Samad Zarmadili’s directorial debut Beate shuffles between two settings within a small Italian city. The first of those settings are the picket lines. There, a group of female seamtresses are striking against their lingerie designer boss. That boss, by the way, wants to move her factory to Serbia, leaving the women without work. The screen flashes through a month of protests. That flash signals the lack of media attention that these women are getting and that they are losing.
The town with the moderately successful underwear industry also has a convent. There, a freak accident gives the resident Mother Superior a stroke. This leaves young Suor Caterina (Maria Roveran) in charge of a centuries old structure that badly needs repairs. She later discovers that if she can’t come up with the money, they’ll demolish the convent. And of course, these women are going to team up together, providing each other with some money.
The camera, then, captures the climactic scenes within the convent. There, the ‘sinful’ underwear seamstresses and the nuns have to share the same space. The seamstress’ leader, Armida (Donatella Finocchiaro), gets her name from a fictional saint. And ironically, even moving to the convent, she has to deal with having her hands-y boyfriend Loris (Paolo Pierobon) around. Meanwhile her aunt, Suor Restituta (Lucia Sardo), watches over them. Not all the nuns are prudes though, as one of the sisters (Felicite Mbezele) inputs suggestions about the bra’s designs.
Reacting to these situations is Finocchiaro. She has a face reminiscent of actresses who reigned during Western Europe’s melodrama and neorealist age. The camera, through Finocchiaro, captures a world that combines both genres. It adds a third, comedy, a genre that sometimes loses its touch between translations. Either that or that this film’s version of comedy doesn’t work even for viewers who have low comic thresholds. Tracks from the whimsical woodwind-heavy score start playing when characters get themselves in awkward situations and that’s it? It’s supposedly funny because nuns are squeamish about sex? Cringe comedy about sex have manifested better jokes.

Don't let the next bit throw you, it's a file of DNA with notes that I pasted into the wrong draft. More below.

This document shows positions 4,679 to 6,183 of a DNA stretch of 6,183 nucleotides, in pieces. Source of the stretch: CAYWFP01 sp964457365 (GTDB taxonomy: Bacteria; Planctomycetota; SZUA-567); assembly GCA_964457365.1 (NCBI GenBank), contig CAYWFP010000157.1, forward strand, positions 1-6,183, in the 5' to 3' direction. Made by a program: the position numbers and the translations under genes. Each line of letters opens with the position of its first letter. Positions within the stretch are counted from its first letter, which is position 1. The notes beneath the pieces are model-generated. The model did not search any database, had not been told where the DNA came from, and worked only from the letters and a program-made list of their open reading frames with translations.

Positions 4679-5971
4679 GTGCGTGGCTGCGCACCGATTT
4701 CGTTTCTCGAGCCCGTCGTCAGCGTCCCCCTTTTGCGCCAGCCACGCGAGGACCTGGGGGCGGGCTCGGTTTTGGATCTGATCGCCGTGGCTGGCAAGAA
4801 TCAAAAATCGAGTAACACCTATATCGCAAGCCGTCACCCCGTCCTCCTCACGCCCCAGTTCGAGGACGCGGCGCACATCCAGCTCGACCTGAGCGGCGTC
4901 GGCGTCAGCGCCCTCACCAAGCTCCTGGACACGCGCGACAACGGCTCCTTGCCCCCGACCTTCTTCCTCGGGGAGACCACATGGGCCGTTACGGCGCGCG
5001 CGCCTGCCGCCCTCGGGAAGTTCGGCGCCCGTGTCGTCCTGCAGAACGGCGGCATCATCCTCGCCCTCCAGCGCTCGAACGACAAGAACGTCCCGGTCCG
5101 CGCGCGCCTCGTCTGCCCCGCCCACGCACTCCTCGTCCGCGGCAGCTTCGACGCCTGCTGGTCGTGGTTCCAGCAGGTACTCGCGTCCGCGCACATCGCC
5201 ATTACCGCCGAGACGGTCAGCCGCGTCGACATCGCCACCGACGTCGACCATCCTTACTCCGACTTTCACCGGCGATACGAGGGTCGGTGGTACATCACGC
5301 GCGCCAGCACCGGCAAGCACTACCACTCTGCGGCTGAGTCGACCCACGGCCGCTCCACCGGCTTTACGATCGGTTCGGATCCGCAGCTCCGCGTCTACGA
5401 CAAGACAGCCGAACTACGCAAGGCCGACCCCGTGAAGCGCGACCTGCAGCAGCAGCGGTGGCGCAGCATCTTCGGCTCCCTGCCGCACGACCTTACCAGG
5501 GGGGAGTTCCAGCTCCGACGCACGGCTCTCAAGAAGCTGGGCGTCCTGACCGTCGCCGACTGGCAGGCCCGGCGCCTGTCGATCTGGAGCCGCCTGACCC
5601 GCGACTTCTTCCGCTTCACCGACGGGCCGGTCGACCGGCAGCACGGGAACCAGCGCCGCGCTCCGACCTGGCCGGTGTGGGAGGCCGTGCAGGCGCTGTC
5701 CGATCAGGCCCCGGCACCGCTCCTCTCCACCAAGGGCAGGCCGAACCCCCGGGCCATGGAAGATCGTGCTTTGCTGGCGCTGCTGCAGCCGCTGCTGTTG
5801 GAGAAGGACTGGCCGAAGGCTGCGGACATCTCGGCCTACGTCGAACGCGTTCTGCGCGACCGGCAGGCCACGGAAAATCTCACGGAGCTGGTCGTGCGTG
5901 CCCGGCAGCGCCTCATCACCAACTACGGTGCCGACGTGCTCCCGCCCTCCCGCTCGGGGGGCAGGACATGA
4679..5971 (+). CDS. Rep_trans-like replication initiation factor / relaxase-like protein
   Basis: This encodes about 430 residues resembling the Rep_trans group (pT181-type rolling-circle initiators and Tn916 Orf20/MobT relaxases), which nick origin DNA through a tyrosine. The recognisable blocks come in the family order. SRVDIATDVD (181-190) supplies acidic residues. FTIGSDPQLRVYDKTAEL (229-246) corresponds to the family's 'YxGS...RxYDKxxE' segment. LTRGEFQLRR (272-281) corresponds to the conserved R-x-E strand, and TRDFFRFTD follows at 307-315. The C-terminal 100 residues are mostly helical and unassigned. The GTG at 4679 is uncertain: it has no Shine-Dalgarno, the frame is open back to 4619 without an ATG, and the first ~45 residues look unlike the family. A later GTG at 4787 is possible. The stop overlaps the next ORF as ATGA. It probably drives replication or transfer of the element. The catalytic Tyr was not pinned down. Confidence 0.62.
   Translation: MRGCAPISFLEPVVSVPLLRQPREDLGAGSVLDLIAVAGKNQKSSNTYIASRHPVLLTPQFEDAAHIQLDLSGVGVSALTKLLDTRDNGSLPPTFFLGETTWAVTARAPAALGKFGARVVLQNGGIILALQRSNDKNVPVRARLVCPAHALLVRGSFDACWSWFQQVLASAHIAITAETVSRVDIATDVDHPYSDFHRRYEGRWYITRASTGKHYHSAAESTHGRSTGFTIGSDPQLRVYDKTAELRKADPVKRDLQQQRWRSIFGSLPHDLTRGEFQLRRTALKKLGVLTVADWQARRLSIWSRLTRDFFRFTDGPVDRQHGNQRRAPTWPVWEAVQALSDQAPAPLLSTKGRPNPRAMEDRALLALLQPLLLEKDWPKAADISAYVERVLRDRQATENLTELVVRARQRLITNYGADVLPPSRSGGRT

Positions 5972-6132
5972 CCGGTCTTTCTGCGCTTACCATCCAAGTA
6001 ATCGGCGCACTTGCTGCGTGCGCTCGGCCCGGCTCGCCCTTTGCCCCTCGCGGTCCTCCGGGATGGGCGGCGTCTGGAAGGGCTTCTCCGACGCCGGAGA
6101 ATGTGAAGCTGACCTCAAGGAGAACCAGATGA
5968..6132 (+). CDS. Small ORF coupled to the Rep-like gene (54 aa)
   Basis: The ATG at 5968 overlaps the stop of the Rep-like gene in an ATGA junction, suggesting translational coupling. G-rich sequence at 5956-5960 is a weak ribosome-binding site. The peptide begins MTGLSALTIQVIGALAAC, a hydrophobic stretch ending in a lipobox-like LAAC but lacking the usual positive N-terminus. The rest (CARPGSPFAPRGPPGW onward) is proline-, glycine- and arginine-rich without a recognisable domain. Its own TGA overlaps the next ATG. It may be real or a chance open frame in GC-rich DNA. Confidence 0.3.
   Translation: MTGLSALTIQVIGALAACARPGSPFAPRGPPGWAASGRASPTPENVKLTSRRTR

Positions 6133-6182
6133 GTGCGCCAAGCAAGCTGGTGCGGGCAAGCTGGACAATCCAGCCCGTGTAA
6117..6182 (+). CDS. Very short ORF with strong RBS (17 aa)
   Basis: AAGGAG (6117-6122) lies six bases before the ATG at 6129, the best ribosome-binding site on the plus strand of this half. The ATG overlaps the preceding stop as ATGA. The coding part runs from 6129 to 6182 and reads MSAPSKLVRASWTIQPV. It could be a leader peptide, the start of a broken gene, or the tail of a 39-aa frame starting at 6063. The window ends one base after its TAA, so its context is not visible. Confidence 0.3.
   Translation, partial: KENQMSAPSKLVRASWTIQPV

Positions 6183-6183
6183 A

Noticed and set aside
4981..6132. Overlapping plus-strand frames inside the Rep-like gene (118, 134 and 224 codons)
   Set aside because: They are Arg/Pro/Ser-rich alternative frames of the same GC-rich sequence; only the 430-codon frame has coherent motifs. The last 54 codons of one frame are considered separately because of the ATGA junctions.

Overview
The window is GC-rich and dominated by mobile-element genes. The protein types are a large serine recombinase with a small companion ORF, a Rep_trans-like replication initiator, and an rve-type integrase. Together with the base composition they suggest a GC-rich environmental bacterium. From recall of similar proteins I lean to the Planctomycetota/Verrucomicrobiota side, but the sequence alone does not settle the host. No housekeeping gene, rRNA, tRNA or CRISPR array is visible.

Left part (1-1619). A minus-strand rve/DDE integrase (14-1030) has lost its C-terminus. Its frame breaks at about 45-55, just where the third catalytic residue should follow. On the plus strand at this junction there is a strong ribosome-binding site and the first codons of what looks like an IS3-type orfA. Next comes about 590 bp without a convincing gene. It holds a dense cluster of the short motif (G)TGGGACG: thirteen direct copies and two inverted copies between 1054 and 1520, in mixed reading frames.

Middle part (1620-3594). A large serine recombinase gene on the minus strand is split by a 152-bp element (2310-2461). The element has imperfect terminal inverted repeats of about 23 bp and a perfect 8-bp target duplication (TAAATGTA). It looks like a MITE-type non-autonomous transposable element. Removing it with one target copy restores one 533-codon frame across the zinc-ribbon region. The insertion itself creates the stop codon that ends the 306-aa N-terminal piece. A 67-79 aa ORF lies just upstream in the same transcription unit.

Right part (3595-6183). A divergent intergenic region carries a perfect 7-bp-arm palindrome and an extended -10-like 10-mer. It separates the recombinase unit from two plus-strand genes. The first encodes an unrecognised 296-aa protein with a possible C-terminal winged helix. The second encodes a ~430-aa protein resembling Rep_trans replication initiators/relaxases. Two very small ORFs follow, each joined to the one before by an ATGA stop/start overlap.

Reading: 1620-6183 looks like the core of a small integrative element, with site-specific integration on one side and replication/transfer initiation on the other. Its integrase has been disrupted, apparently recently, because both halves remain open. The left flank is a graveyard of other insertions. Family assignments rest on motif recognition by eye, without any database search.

The cinematography here looks as cheap as its comedy, which is unfortunate because this could have been a timely film. Viewers worldwide are scrambling just as much as these characters with economically precarious conditions. But outside of Armida, Beate uses its characters and their looks as punchlines. They do this specifically to the film’s most prominent male character, Loris. And they make him look funnier than usual. It apparently makes sense that he’s Armida’s boyfriend because of her physical impediment.
Perhaps this is projection, but they make a punchline out of him. Those jokes at his expense dampen how serious his character eventually becomes. There’s a scene when he feels sad because Armida leaves him for reasons she doesn’t want to reveal yet. This falls flat because of everything that precedes it. The rest of the film’s look, with its Dutch angles and out of focus shots, also feel weird. And weird aesthetic should have better results than this.